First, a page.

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Disney announces 'The Aristocats' live-action remake - Can we stay paw-sitive?

Roots drummer and Oscar-winner Questlove is directing Disney's Aristocats live-action remake
Roots drummer and Oscar-winner Questlove is directing Disney's Aristocats live-action remake Copyright Michael Baca/Courtesy of the artist - Disney
Copyright Michael Baca/Courtesy of the artist - Disney
By David Mouriquand
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Ahmir "Questlove" Thompson has lined up his next directing project: a remake of the Disney classic (and, let’s face it, one of the greatest Disneys) 'The Aristocats'. Here's why you shouldn't be that concerned for your childhood favourite...

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Everybody wants to be a cat.

Well, that statement may have taken a sizeable blow since the film adaptation (read: cinematic dumpsterfire) of Andrew Lloyd Webber’s Cats, but Roots drummer and Oscar-winner Questlove is seeking to make things right.

After his Oscar win in 2022 for his stunning documentary Summer of Soul (...Or, When the Revolution Could Not Be Televised) about the 1969 Harlem Cultural Festival and its ties to the Civil Rights Movement, Ahmir "Questlove" Thompson has lined up his next directing project: a remake of the Disney classic (and, let’s face it, one of the greatest Disneys) The Aristocats.

Questlove will direct, executive produce, and oversee the music for the new film, which is being billed as a "live-action hybrid reimagining."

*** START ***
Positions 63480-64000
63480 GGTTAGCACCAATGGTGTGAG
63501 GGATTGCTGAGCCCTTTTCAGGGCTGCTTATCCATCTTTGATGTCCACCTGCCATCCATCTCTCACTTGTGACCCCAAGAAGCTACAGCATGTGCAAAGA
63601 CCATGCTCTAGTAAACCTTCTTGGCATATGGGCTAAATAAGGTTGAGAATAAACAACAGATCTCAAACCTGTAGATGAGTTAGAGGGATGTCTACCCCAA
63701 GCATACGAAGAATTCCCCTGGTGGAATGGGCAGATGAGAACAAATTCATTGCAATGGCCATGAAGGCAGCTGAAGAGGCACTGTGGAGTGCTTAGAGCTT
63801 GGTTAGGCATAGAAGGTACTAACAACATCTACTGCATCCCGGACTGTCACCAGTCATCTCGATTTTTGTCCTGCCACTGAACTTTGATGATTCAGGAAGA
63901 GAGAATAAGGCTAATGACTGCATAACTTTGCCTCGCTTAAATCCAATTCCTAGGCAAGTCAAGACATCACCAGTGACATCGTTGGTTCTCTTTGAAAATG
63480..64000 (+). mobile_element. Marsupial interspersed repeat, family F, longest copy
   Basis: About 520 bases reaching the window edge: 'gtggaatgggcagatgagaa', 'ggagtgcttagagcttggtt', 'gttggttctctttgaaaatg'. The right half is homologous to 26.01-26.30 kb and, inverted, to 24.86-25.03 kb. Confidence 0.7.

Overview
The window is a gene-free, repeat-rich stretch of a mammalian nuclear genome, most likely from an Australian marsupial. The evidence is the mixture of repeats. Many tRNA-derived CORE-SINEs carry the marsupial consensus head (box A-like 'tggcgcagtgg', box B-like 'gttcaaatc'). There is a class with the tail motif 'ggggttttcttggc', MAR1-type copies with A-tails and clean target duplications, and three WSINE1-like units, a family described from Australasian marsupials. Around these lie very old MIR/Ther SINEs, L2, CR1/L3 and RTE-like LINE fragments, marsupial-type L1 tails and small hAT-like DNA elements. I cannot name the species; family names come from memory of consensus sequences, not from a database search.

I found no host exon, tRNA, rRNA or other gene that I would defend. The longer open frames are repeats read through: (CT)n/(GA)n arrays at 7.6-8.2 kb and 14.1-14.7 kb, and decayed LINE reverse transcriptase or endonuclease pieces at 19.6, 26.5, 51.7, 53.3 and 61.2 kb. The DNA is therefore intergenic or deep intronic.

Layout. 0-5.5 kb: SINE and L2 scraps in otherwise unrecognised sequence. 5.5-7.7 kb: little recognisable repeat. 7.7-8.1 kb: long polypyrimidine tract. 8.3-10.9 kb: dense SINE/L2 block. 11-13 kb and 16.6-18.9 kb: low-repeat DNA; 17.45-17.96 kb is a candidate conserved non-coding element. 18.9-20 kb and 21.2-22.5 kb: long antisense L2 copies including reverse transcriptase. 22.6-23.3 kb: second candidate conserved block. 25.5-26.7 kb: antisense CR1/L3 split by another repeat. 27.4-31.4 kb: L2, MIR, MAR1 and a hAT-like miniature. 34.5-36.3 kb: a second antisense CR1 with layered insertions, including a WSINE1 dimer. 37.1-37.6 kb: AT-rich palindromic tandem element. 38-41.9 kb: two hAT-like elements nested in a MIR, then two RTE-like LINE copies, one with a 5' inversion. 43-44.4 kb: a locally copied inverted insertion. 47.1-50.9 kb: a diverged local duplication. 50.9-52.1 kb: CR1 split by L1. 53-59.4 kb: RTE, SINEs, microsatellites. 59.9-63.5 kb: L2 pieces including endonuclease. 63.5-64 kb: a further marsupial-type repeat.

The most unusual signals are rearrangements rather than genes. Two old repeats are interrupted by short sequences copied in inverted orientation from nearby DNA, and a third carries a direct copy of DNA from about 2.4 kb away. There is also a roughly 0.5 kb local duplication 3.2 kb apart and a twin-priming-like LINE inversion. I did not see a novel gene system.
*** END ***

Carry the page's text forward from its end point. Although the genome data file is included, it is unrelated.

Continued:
There's no word yet on whether this means the cats will look like CGI updates of their animated origins or if the new Aristocats will be similar to recent Disney remake The Lady and the Tramp, which mixed CGI animals with live human actors. Or could it be another eye-rolling uncanny valley deal like Disney's remake of The Lion King?

At this point, anything but Cats will be a mercy.

Staying paw-sitive

Disney - Canva
Disney don't have the best track record with their live action remakes - here: DumboDisney - Canva

The news isn’t exactly a surprise considering Disney has been remaking its entire animated catalogue with depressing predictability.

So far, the studio has released live-action remakes of films like Alice in Wonderland (go away), Beauty and the Beast (nope – but the gowns were lovely), Cinderella (sigh), The Lion King (why would anyone waste their time when they could be watching the original, and who thought it was a good idea to get Beyoncé to voice Nala??), Dumbo (the worst offender on this list) and last year’s Pinocchio (which made you actively root for the whale). Only Mulan and Aladdin just about managed to entertain - even if they utterly messed up Jafar.